While there are many people who don’t go to the gym for one reason or another, there are others who couldn’t imagine their life without the gym.

If you go the gym, you expect certain things: treadmills and ellipticals, cold water fountains and cold air conditioning, classes that are both challenging and innovative.

You may also expect group motivation, accountability and camaraderie.

I have found there are additional, unexpected intangible benefits to belonging to a gym:


I love my gym family. They are strong women who “get me”. We come from all walks of life, all religions, all generations, and all backgrounds – yet we find commonality with each other.

This illustration is simply to show that people plunk their money down for a gym membership month after month for more than just access to treadmills. As with anything you pay for in life, you want to feel it’s worth the cost.

Perceived value is different than the issue of cost: here, we have people who are willing and able to pay for a gym or personal trainer. But from there, it’s on the gym and/or trainer to make sure they continue to earn that money.

The Issue:

People want to feel like they’re making a good investment with their money. This is even more true when you’re talking about a higher expense like a personal trainer.

My clients expect a higher level of service when they come to me. And why shouldn’t they?

With my clients, I offer nutritional counseling and have even created meal plans for them. I monitor their fitness on a weekly basis and keep track of their progress. I design unique workouts that are custom just for them based on their current fitness level and the level to which I think I can push them. They deserve all of this extra attention because of what they’re paying me and I want to make sure I earn it.

As I mentioned above, there are similar expectations of a gym membership.

So how do you know if your gym or trainer isn’t up to snuff?

Suggestions for Perceived Value Not Being Met:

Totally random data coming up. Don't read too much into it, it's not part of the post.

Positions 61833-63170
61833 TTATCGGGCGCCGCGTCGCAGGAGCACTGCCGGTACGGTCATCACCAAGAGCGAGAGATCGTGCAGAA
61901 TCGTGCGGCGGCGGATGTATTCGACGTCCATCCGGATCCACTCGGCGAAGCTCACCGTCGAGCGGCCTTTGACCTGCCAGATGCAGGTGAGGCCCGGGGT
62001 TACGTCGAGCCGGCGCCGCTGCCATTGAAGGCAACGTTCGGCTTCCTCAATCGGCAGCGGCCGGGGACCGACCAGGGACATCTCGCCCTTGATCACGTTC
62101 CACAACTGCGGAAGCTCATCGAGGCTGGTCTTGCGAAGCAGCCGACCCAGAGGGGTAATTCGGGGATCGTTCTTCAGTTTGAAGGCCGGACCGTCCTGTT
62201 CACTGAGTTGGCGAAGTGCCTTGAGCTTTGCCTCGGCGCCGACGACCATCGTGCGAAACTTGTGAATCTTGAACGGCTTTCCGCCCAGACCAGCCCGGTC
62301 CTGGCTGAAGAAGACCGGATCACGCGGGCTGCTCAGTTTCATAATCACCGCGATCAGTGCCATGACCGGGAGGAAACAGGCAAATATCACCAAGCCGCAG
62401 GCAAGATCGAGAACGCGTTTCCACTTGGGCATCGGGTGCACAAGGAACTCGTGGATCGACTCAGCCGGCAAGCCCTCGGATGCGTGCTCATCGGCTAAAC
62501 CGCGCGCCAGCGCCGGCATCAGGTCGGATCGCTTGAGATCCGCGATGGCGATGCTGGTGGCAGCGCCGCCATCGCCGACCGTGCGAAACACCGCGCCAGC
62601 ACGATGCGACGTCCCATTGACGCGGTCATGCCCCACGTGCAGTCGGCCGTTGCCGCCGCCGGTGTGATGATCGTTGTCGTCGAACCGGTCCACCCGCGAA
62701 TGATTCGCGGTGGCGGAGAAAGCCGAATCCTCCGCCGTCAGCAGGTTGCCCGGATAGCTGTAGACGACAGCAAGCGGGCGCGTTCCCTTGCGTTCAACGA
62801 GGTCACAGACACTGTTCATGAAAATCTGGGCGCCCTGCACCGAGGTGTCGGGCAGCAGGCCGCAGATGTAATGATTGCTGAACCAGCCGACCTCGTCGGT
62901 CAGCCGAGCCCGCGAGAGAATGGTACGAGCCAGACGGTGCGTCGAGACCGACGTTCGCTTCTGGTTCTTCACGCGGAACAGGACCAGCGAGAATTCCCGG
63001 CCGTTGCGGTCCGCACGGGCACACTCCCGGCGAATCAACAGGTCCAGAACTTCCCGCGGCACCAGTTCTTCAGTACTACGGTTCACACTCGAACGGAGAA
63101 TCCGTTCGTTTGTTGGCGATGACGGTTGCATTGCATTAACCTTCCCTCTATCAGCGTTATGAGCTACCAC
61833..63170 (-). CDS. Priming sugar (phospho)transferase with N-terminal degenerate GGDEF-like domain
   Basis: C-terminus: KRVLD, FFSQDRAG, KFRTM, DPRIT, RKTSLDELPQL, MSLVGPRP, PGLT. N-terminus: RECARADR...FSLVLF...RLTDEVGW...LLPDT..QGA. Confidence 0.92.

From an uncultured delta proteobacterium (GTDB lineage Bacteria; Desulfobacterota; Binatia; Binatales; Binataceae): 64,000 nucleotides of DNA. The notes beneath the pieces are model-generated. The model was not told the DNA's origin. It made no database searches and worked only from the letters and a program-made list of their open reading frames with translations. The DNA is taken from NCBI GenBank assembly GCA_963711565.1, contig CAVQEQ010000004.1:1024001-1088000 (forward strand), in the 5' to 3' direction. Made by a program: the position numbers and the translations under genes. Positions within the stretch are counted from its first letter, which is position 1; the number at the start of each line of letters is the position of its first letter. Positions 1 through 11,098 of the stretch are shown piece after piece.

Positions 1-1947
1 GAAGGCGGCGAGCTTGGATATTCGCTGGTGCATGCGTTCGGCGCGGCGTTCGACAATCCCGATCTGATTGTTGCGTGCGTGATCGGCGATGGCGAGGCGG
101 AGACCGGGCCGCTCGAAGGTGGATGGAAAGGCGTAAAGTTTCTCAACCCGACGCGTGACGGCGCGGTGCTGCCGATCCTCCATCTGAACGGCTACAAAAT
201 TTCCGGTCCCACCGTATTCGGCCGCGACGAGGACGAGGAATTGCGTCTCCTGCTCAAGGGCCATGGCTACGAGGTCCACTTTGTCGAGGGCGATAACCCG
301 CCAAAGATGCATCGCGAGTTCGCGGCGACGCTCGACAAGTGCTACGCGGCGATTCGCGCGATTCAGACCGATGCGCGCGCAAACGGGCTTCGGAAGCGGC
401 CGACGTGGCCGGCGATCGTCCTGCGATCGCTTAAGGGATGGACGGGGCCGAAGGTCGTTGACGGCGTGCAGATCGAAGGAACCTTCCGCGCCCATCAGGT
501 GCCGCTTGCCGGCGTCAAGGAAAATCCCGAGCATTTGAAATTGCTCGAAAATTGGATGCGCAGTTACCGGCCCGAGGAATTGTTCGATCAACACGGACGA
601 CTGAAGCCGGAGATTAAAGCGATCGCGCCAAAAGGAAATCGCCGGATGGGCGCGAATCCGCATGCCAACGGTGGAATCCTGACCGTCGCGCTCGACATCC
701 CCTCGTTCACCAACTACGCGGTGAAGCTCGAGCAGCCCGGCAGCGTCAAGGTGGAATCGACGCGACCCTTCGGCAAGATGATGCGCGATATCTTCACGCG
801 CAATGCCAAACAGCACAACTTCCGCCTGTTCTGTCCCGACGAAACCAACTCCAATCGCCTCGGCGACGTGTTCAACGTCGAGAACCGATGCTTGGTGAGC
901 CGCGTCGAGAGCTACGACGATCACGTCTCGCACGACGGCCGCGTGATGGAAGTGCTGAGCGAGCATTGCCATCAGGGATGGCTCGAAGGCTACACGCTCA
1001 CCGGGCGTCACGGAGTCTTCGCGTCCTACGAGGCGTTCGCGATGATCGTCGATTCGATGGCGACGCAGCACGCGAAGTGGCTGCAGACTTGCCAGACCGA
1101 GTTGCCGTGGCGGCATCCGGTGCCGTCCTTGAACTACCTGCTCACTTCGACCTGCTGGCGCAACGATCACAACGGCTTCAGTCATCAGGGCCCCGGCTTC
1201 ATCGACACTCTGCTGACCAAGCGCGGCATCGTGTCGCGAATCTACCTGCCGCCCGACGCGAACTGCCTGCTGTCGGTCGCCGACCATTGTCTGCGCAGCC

Taking a cue from the corporate world, conduct a cost/benefit analysis to see just what you’re getting for your money.

Cost/benefit analysis is defined as “a process by which business decisions are analyzed. The benefits of a given situation or business-related action are summed and then the costs associated with taking that action are subtracted.”

In the simplest of terms, make a list of the benefits you get from your gym or trainer. Include both tangible and intangible benefits. Write down the actual costs for each benefit, and assign a cost to the intangible benefits, as well. After all, they’re often worth the most. Then, look at what you’re paying to receive these benefits. If desired, look at what this same amount of money would get you elsewhere – other gyms or trainers. (Although the intangibles would likely go away.)

And then decide… is it worth it?

If your conclusion is that, no, the cost is not worth the benefits you’re receiving, then my first suggestion would be to air your concerns with your gym or trainer. I believe in getting grievances out in the open and offering the other party a chance to respond. After you’ve expressed your concerns and received information back from the gym or trainer, you have two options:

  1. Go
  2. Stay


It really is that simple. Sometimes those intangibles play a critical role in keeping you where you are. Or maybe the time has come to seek out a new gym or trainer.

Great! Now you know beyond a shadow of a doubt that you’re getting your money’s worth.

Here’s the bottom line: no gym or trainer or workout situation is going to be perfect 100% of the time. But if they’re listening to your concerns and trying to improve, that’s worth its weight in gold. And if you can list intangible benefits like friendship that cannot be replicated somewhere else? Priceless.